Nick Tiller’s life story is studded with philanthropy. He serves on the board of trustees for The Nature Conservancy and works with the Multiple Myeloma Research Foundation. But Tiller is most passionate about Sustainable America, the nonprofit he founded in 2012 and chairs. Promoting the separation of the link between food and fuel, the group advocates options for both that are viable and renewable. Before launching a career in the nonprofit sector, Tiller worked in energy but in the financial realm. He is a former energy portfolio manager—for 12 years with SAC Capital Advisors—and today Tiller focuses less on profiting from the energy and food sectors and more on how he can prevent these resources from running out.
What do you believe has been instrumental to your own success?
I came from a modest background with no professional connections and no safety net, but I was ambitious. Excelling at education was the equalizer.
Philanthropy is at the core of much of your career. Do you feel it’s a calling?
I wouldn’t say it’s a calling, because that makes it sound like only a select few need to give to others. Everyone should be a philanthropist. It’s about being grateful for what one has and giving back to the community that helped make it possible. We’re all lucky in this country, and we should all give back, whether by giving money to great charities or by volunteering at local activities as varied as bake sales or coaching Little League.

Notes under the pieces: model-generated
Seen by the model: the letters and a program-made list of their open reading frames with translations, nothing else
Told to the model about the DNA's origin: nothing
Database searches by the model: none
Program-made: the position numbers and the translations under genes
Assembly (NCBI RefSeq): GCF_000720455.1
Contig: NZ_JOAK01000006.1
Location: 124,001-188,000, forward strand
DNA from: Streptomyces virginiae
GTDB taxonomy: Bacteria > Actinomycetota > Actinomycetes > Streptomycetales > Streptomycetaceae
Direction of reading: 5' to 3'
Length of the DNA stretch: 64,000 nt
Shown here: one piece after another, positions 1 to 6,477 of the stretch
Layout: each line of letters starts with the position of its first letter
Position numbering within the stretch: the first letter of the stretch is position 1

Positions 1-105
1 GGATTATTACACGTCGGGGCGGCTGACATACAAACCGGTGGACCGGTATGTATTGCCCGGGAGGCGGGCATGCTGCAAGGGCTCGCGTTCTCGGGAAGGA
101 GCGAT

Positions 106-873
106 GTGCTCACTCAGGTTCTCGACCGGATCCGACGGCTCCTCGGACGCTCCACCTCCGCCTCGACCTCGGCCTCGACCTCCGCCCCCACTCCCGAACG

What business advice do you give to young people starting their careers?
Work hard. Give back. Put in the time and effort necessary for a successful career rather than waste time watching television and surfing social media. Be grateful for opportunities, good work and the society that makes that possible, and help others enjoy those same opportunities.
What’s one misconception about you?
That I’ve become a tree hugger. Sustainable businesses and impact investing are multi-decade trends in their early innings. Donors who embrace that can have tremendous impact. Entrepreneurs and investors who act on that will earn tremendous profits. It’s OK to make a lot of money and help make the world a better place at the same time.
What has surprised you about your career?
How quickly I went from being the precocious kid in the room to the senior statesman. Success begets responsibility, which cannot be taken lightly.